They thought either wrongly or rightly that this was the way the Europeans fought their wars, nice to prisoners, nice to the enemy. By the 1930s this kind of inhibition is not there or if it’s there it’s much more minimised, because of the fact that by that time the leaders in military as well as in the government and even the media had decided that the Western countries have not been very nice to Japan, that they have tried everything they could to earn the recognition of the country as a civilised country, as equal to the West and so on. So there is a sense that somehow or other they feel that they’re still being treated not as an equal partner in the international arena, that they are still being viewed as somewhat inferior, maybe A minus, not a straight A country as exemplified by the immigration dispute with United States and other countries, and even by the disarmament agreements in which Japan was given an inferior ratio for building of ships.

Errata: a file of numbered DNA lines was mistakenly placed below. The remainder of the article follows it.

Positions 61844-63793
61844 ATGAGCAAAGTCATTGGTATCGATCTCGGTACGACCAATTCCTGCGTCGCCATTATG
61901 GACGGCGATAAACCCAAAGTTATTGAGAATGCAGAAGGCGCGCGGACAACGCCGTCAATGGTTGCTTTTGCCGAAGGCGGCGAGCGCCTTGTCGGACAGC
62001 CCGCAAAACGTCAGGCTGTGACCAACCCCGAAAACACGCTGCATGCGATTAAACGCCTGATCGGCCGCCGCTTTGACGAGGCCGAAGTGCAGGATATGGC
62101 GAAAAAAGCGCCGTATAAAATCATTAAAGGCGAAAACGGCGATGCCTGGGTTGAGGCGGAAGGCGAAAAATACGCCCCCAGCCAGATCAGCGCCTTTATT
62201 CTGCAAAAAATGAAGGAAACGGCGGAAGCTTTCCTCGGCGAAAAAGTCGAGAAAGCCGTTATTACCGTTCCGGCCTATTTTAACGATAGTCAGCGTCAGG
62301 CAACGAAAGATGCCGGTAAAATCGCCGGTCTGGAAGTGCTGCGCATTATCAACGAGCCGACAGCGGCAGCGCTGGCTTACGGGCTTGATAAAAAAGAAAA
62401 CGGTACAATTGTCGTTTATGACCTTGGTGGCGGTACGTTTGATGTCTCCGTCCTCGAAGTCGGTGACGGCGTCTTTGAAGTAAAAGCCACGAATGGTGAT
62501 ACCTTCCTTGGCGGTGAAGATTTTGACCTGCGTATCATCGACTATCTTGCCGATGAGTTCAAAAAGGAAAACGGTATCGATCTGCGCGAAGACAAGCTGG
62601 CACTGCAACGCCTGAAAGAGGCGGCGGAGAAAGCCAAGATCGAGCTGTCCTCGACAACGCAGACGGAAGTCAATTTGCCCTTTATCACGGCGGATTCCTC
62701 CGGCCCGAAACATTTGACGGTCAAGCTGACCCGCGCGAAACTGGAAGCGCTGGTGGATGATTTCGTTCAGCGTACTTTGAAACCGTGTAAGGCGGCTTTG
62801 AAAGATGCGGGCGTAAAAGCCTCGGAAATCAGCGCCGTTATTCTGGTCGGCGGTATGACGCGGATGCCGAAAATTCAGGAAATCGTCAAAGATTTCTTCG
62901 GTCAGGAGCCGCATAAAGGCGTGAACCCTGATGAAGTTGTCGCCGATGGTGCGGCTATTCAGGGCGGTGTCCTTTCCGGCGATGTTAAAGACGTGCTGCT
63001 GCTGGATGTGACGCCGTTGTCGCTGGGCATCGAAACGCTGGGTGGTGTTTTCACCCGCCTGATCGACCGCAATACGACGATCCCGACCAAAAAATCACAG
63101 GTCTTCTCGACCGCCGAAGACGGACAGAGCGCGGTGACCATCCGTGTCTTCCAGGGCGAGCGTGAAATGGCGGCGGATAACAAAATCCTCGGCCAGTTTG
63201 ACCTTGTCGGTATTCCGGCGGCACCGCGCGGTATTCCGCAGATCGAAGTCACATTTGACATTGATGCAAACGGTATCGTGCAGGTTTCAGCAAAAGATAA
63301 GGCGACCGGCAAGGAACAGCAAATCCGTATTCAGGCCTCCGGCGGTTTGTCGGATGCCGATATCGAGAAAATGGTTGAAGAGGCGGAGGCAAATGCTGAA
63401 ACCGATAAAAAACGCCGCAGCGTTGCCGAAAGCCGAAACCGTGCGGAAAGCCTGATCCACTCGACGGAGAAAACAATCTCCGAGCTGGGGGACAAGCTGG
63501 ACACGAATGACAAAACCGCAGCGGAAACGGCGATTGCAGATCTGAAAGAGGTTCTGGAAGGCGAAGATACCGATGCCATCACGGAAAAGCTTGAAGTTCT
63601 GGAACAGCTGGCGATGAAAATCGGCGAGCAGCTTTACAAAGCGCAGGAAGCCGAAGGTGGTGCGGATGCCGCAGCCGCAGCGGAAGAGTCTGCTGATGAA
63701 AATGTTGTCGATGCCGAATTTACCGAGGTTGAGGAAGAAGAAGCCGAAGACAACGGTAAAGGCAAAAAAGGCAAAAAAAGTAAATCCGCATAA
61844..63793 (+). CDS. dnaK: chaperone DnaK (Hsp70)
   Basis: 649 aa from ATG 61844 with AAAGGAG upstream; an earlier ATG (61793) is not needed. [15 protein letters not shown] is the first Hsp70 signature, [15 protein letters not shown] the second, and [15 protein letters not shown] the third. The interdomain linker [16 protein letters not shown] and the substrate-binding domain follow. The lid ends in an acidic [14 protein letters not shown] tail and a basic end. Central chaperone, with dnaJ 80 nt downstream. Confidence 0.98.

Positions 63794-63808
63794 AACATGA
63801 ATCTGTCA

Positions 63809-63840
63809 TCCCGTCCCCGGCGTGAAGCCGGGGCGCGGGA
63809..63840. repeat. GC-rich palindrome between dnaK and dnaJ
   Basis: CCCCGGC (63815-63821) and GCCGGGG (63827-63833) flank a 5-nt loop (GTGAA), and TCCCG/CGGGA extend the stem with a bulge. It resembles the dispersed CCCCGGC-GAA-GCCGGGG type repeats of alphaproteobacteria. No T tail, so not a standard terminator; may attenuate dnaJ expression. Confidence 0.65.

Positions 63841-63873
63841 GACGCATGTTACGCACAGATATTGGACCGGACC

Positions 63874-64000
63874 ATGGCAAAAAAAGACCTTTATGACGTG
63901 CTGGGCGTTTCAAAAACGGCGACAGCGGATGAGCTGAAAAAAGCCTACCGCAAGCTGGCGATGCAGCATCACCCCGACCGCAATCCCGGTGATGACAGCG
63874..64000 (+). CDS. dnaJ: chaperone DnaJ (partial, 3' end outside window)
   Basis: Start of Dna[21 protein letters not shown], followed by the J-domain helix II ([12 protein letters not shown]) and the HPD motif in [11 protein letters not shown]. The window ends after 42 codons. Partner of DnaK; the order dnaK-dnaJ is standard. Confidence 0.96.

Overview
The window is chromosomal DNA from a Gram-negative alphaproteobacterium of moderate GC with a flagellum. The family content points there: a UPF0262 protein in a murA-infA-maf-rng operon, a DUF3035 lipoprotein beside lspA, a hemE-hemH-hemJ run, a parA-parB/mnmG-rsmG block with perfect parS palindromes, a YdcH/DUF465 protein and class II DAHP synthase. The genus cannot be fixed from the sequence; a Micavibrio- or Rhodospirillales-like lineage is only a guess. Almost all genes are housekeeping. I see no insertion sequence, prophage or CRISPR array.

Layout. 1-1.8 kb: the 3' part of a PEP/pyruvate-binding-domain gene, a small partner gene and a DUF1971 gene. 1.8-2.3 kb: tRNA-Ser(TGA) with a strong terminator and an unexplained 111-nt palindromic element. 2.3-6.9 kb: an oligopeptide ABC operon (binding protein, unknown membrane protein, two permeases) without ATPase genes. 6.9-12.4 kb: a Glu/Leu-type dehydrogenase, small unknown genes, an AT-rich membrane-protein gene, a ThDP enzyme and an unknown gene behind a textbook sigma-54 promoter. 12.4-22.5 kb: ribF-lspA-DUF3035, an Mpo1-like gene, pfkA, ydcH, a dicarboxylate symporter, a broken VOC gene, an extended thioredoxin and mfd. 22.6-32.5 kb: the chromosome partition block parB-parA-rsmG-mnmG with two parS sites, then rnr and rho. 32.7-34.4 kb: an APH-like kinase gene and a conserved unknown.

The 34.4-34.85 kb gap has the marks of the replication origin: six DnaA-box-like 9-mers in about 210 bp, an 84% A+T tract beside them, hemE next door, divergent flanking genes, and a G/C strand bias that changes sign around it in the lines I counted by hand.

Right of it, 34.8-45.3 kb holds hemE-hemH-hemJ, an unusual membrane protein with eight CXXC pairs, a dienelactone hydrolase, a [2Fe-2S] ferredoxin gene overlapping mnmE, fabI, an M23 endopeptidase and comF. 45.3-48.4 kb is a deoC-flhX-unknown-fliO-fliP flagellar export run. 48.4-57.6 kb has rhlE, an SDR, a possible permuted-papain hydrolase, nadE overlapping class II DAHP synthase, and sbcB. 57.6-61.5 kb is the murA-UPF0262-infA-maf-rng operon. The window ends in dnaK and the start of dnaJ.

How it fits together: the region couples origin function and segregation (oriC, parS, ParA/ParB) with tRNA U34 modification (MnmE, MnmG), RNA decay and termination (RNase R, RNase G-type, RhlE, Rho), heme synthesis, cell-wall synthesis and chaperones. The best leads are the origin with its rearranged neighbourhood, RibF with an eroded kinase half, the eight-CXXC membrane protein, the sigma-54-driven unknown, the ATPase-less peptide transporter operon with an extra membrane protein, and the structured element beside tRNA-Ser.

For whatever reason they conclude that by 1930 it was not as important as it had been in the past to try to show the West that Japan was as civilised as the Western countries. So, being released from this kind of pressure - that in a sense they have to be nice to Westerners because Westerners are watching – I mean, if anything, they are revolting against the West.  One of the ideological backgrounds of the 1930s war is that Japan was going to create a new Asian order in which new values and new principles would predominate; Asia for Asians kind of thing. And they are fighting with the Chinese because the Chinese don’t understand that, that’s their rhetoric, that the Chinese are somehow following the lead of the United States or sometimes the lead of the Soviet Union, the British and so on. The Chinese have betrayed Asia by bringing in the assistance so far and the Western measures, so they need to be punished. So there is some kind of psychological mental attitude that they are no longer bound by international norms, because a few of these allegedly international universal norms are really a Western product.